podcasting_ahhhhh

Myth #1 – You need an iPod to podcast

In theory you don’t really even need to own an MP3 player, let alone an iPod. Podcasting gets it’s name by combining the word iPod with the word Broadcasting. The idea is that you are “broadcasting” to an iPod, but you are actually broadcasting to any MP3 player or even just a person’s computer through the web. It is also not LIVE broadcasting, it’s more like a magazine subscription. I like to call it subscription audio, but maybe podcasting is catchier.

Myth #2 – You need an iPod to listen to podcasts

As we said in Myth #1, you can listen to podcasts on any MP3 player, on your computer, or on a device like an Apple TV or a Roku. Keep in mind that podcasts may be available in MP3 format or AAC format (.m4a files) from iTunes. Most portable players will support the AAC format. Also, don’t forget there are podcasts that come in a video format so that you can watch a podcast and not just listen.

Myth #3 – When I make my recording and save it as an MP3 file, that’s a podcast, right?

Well technically, no. Though many people say that they are recording a podcast, the podcast is actually the recording plus the backend mechanism that syndicates (distributes) the recording. The ability to subscribe (using RSS) to this special type of broadcast is the reason we call them podcasts.

Myth #4 – Podcasting is complicated

It certainly CAN be, and to get very high quality and high production value podcasts takes lots of know-how. However, there are many ways to make it a very easy and enjoyable process (the satisfaction of broadcasting your production is VERY rewarding).

What you (and your subscribers) need:

Resources:

There are two basic things that you need to make a recording for a podcast:

  • Microphone/Recording device
  • Recording software* (like Audacity)

You can use the built-in microphone on your computer, a USB Headset microphone, or even use more professional studio microphones. It all depends on what you have available to you or what you can personally afford.

We don’t recommend under any circumstances that you use the built-in microphone in your computer. It will pick up too much background noise and won’t give you that “presence” that make professional sounding recordings. There are inexpensive microphones such as this Sennheiser USB Headset, or for even less money the Logitech USB Headset H390. These are the bare minimum you should use, but for not much more, you can get a really good sounding microphone.

The Samson C03U USB Studio Condenser Microphone is a good sounding, relatively inexpensive way to greatly improve your recordings. It has a built-in USB interface that allows you to connect it to your computer. There is also the Audio-Technica ATR2100 USB Dynamic USB/XLR Microphone that has both USB and XLR connections. It’s also a great sounding microphone for the price.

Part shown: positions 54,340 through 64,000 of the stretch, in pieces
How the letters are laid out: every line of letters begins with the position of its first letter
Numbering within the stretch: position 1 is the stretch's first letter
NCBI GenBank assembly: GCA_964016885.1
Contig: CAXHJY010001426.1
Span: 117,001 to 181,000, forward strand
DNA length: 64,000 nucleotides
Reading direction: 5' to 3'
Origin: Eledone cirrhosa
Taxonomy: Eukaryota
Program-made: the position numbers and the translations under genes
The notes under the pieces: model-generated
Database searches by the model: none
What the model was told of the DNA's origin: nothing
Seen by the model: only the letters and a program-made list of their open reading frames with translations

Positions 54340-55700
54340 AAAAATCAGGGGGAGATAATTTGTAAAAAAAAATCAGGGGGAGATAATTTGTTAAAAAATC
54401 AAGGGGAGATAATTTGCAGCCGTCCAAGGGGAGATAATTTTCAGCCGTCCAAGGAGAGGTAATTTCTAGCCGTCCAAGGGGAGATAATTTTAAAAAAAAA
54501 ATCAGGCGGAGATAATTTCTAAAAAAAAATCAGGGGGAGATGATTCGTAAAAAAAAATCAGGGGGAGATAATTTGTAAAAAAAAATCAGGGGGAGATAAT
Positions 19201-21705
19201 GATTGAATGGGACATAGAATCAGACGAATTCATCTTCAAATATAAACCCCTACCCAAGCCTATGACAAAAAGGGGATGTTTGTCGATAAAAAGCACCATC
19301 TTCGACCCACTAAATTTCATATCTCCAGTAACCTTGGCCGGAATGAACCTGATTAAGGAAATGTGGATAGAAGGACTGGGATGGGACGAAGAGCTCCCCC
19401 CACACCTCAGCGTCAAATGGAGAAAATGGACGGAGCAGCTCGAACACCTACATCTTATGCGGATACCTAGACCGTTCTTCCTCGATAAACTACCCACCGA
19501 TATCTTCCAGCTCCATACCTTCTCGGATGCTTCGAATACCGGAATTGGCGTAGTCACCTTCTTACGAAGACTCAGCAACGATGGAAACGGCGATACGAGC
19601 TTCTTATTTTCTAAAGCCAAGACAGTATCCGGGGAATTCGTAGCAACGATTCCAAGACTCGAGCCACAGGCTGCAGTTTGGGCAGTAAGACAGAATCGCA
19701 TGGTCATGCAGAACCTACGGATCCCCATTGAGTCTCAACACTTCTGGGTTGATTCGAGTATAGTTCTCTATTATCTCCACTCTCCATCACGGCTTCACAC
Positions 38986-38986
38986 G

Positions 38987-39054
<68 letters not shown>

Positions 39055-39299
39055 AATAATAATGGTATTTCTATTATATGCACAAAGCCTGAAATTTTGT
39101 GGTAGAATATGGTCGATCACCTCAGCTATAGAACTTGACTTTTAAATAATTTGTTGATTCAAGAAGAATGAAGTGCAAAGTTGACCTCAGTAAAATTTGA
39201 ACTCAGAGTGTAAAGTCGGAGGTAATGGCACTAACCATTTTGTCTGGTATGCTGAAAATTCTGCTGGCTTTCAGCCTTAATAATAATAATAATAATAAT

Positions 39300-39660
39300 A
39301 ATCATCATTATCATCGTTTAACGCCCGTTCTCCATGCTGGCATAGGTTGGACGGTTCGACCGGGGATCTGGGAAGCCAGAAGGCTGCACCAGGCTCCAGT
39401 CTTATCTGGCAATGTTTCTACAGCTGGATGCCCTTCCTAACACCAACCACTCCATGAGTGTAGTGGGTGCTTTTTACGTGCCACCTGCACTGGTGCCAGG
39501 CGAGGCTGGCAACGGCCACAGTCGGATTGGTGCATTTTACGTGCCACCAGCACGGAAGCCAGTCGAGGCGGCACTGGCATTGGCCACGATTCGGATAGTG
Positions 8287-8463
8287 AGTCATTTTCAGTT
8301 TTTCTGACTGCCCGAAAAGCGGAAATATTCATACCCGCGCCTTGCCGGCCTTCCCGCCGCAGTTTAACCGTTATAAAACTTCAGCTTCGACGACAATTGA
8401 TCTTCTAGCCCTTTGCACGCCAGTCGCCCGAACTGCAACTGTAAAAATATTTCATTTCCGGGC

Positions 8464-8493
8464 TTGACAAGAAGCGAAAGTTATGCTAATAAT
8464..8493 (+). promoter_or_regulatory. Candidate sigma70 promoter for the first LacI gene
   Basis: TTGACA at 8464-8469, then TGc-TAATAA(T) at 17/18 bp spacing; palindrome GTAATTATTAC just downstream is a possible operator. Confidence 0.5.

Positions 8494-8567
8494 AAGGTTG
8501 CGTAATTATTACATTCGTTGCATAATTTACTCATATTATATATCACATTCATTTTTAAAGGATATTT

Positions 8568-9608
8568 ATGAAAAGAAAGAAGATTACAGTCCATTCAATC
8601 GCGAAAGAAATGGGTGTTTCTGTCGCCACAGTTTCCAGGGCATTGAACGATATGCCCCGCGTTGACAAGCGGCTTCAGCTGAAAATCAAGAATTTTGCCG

If you’re using a Mac, GarageBand is a great program for creating a very professional sounding podcast. For a Mac or Windows computer, Audacity is a very good, free program to use for recording. There are numerous other programs such as Sound Forge and Adobe Audition that cost a lot more money, but provide tons of professional features.

You don’t have to use a computer for recording. There are numerous standalone recorders out there. We have used and recommend the Marantz PMD660, and the Edirol R-09. We also recommend the Tascam DR-40 and the Zoom H6. You can even record using an iPhone! You will still need a computer to do your editing on.

You can top it all off with a WordPress hosting site to upload your recordings to, though there are lots of ways to accomplish the hosting of your podcast as well.

Finally, here are some resources that tell you everything you need to know to get your podcast production rolling:

The Podcast Method – An ongoing (It began on December 1, 2014) podcast about how to podcast. Dan Benjamin, the host of the podcast, also has an equipment guide that has loads of recommendations for what to use.

The Andy Rush Podcast – My attempt at providing a more local resource for starting a podcast – also ongoing.

Podcast Answerman has a resource for equipment recommendations as well as tons of other resources if you explore his site.

A nice Google Slides Presentation about Podcasting Options with WordPress by Wesley Fryer.

Flickr photo by Eric Rice

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